Available to rent

15. Titane

For those who have been longing for original cinema, Julia Ducournau has you covered with her sophomore feature. What can be revealed is that a childhood car-crash left Alexia with a titanium plate in her skull and an erotic love for cars, leading her on a wild and unpredictable journey. Blending relatable themes with fantastical ideas, gnarly kills and body horror lurk amidst this warm-hearted tale of lost souls finding various forms of love. This magnificent concoction cements Ducournau as one of the most fiercely original minds working today.

Available on MUBI and to rent

14. Dinner In America

After committing arson and a close call with the police, a punk-rocker hides out at the home of a socially awkward girl struggling to stand-up for herself. What develops is a punk-rock romance as the pair fall in love, their shared company allowing them to grow and open up to each-other. What Adam Carter Rehmeier mixes are darkly comedic moments with endearing eccentricities, and a stunner of a musical performance which is criminally not available to endlessly stream. Some people may need to take it down a notch, although this film does not.

Available on ARROW and to rent

13. Demon Slayer The Movie: Mugen Train

Immediately following the first season of Demon Slayer, this feature film sees the main characters investigating the demon-related disappearances of innocent passengers onboard the Mugen Train. What occurs carries real weight and consequences to the circumstances, as the story dives into the characters dreams ala Inception to look into their personalities, hopes, and determinations. Balancing pulse-pounding action alongside stunning characterisation, heart, and humour, this is effective for both series fans and newbies.

Available to rent

12. Riders of Justice

From the initial plot, the latest film by Anders Thomas Jensen sounds like another revenge-thriller in the vein of Taken. After a train accident results in his wife's death, military man Markus (Mads Mikkelsen) returns home to care for his daughter only to be told the accident may have been a carefully orchestrated assassination. The result is a fantastic subversion where men literally plot bloody vengeance instead of going to therapy, as dark humour, thrilling action and emotional impact blend together for an tremendous feature. See it before the inevitable American remake is announced.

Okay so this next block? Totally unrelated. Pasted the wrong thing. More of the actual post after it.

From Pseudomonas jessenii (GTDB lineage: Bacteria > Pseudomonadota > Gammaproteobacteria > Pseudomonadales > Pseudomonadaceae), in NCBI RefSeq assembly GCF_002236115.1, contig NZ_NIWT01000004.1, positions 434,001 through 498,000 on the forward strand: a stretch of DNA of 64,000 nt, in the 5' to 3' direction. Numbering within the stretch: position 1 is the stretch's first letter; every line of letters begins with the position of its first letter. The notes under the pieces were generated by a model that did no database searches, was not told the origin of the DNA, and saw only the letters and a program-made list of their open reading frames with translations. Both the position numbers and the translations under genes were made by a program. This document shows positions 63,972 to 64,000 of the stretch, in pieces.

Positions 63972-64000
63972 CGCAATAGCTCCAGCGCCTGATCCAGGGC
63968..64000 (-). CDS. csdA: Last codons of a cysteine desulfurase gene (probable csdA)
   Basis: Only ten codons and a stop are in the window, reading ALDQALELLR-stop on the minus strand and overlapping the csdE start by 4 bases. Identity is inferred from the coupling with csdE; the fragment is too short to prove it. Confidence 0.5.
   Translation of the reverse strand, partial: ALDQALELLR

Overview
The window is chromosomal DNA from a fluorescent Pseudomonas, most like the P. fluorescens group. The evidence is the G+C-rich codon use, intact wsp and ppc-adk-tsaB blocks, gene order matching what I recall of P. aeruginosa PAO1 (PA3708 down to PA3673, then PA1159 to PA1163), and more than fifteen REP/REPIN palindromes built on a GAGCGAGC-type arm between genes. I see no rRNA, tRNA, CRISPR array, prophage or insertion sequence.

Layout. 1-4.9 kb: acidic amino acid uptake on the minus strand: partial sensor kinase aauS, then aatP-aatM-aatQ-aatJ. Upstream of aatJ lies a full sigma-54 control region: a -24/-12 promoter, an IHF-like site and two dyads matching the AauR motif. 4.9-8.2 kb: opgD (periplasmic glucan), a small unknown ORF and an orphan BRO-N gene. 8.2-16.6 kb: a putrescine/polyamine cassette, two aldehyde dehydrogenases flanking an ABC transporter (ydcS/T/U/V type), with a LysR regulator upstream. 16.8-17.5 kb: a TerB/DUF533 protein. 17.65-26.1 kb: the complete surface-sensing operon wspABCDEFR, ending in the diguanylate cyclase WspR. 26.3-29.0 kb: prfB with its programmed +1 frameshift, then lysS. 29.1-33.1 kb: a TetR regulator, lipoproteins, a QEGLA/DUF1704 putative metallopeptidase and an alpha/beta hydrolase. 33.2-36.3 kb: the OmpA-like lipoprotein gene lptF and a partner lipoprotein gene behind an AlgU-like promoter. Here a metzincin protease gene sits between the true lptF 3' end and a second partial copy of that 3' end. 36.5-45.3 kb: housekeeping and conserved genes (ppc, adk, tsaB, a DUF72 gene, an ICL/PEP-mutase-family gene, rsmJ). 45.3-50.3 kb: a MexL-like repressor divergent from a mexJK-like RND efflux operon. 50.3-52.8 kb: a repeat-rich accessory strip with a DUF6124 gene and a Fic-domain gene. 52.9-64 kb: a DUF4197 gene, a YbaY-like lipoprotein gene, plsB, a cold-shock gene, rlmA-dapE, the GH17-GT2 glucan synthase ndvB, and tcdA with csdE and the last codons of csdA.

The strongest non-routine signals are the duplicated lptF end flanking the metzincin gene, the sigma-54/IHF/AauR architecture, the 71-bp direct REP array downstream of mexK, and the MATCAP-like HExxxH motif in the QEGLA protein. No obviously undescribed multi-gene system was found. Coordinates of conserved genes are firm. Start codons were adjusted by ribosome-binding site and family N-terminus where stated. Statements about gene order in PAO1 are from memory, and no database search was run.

Available on Now and to rent

11. Bo Burnham: Inside

Has there been a better reflection of the struggles endured during lockdown? Over 87-minutes, Bo Burnham bares his soul with an equally funny and devastating introspection into himself, grappling with issues of self-doubt and reckoning with the past alongside facetiming with his parents and sexting a significant other. The catchy songs imaginatively emphasize these weighty issues in the same breath as humorous non-sequiturs, approaching what impact he truly has on the world while also comparing his penis to the Eraserhead baby.

Available on Netflix

10. Cured

Through archive footage and interviews, directors Bennett Singer and Patrick Sammon capture the story of how homosexuality was medically defined as a sickness and the fight to change that. This important piece of queer history is captured in engrossing ways, as recollections detail the saddening lengths people took to escape being ostracised, the fury burning through as activists seek to change things for the better, and the rays of happiness during these turbulent times. An emotional story honouring how those tireless efforts have paid off.

Available on Now under the Documentaries section

9. Dune

Following David Lynch's film and a miniseries for the Sci-Fi channel, Denis Villeneuve poured his all into giving Frank Herbert's novel the adaptation it deserves. To sum up this expansive story, Paul Atreides (Timothée Chalamet) becomes thrust into a destiny beyond his understanding as his noble family becomes part of a war to control the galaxy's most valuable aspect. Part One of this epic journey is realised with such breathtaking scope and scale, aided by Hans Zimmer's glorious score, Greig Frader's stunning cinematography, and the phenomenal cast. Here's hoping Part Two will live up to this sweeping epic.

Available to rent

8. The Matrix Resurrections

It was only a matter of time before The Matrix got a continuation in this era of nostalgic follow-ups, so it's commendable Lana Wachowski used the opportunity to take a far more interesting route than expected. In the spirit of Wes Craven's New Nightmare, this is a meta-commentary on behind-the-scenes drama as well as a scathing commentary on legacy sequels and how nostalgia can be weaponised. This addendum to the trilogy balances such ferocity alongside genuine warmth, and is all the better for it.

Available to rent 

7. Minari